Apple T2 Chip Vulnerability Challenges the Industry

Recent verified reports highlight exploitable vulnerabilities in Apple’s security chip that cannot be patched! The announcement adds to the growing concerns and shifting perceptions about hardware security.

Hardware-based security has pros and cons. Many ask if the risk is worth the reward when hardware might be vulnerable. As consumers, we must act responsibly when we choose products and services to encourage the industry to build better-hardened products.

Hardware, when designed properly, can greatly enhance overall platform security. But when the hardware is weak, it can undermine all the other security solutions. Overall, it is complex, time-consuming, and technically difficult to embed security properly.

If mistakes are made, the resulting vulnerabilities in hardware are very difficult to fix. Silicon companies will often work to develop a patch that can reside in the firmware or operating systems. These workarounds can cause severe system performance and may not fully close all the risks.

Apple is working to develop a patch. Given its long-standing commitment to security, it is looking at ways to improve the design process and likely inspecting other hardware components to proactively identify other potential weaknesses.

Other major silicon companies, specifically those who make Central Processing Units (CPUs), have seen many vulnerabilities discovered in their products. Some are taking it seriously, while others are less committed to establishing the necessary leadership. It becomes evident when increasing numbers of vulnerabilities are discovered over time.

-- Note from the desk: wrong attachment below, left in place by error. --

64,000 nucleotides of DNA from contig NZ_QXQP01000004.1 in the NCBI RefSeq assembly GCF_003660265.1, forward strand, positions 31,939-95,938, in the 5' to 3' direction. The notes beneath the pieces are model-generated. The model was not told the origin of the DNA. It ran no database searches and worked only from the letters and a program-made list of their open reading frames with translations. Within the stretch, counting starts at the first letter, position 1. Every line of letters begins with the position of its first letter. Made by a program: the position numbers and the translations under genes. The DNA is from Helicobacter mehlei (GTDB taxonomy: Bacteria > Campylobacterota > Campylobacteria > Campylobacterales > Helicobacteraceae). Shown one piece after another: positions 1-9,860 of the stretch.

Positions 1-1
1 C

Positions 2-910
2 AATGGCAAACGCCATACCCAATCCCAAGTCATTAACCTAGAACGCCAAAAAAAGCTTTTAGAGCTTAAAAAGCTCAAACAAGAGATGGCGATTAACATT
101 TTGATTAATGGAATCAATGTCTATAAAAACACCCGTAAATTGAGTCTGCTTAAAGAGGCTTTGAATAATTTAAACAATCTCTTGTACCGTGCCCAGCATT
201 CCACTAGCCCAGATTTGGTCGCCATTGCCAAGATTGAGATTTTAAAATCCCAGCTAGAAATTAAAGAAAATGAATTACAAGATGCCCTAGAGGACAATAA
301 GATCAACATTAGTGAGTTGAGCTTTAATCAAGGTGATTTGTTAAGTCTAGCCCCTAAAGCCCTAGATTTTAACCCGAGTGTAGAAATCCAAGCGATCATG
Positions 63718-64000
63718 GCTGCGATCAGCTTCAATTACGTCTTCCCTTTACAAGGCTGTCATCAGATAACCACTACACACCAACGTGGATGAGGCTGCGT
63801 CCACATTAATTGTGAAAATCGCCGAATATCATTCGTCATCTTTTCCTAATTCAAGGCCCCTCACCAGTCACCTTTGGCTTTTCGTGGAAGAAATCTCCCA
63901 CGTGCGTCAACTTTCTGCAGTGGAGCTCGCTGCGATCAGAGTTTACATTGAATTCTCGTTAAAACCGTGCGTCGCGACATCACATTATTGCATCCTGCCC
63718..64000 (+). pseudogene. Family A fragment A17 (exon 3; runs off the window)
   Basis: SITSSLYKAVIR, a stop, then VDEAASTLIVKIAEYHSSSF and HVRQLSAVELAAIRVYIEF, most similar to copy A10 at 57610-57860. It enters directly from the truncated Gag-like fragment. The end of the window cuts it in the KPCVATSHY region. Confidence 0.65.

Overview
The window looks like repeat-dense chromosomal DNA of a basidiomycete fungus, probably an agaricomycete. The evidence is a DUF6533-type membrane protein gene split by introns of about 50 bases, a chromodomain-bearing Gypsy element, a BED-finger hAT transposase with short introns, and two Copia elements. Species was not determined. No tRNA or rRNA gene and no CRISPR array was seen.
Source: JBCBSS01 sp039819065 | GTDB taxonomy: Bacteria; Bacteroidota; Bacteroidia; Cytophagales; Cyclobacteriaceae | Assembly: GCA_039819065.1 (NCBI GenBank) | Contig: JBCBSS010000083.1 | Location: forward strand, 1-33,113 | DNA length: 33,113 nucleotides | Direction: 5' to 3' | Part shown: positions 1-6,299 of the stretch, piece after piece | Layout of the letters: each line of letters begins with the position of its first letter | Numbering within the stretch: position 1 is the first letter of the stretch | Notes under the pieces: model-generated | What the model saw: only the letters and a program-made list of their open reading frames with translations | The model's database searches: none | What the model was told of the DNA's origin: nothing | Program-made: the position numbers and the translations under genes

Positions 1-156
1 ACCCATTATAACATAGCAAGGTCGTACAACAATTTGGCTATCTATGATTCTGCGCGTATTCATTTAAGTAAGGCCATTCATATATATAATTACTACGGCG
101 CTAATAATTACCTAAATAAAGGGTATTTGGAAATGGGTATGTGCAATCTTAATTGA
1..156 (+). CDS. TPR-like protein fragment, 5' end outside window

We as consumers must choose wisely and value the security, privacy, and safety of products as a purchase criterion. If we collectively avoid companies that are making weak products or not taking security seriously, it sends a powerful message to the markets — an economic message that is clearly understood by executive leadership and stockholders. If we want better products, then security must be seen as a competitive advantage by technology firms. Consumers vote for what is important to them with purchases. Let’s reward those companies who take the time and effort in building more secure and safe products that respect privacy, over those companies who are trying to downplay cybersecurity.

We all have a voice when it comes to the future trust of technology. Make your priorities known and vote with your purchase decisions.

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Cybersecurity Strategist and CISO specializing in the evolution of threats, opportunities, and risks in pursuit of optimal security

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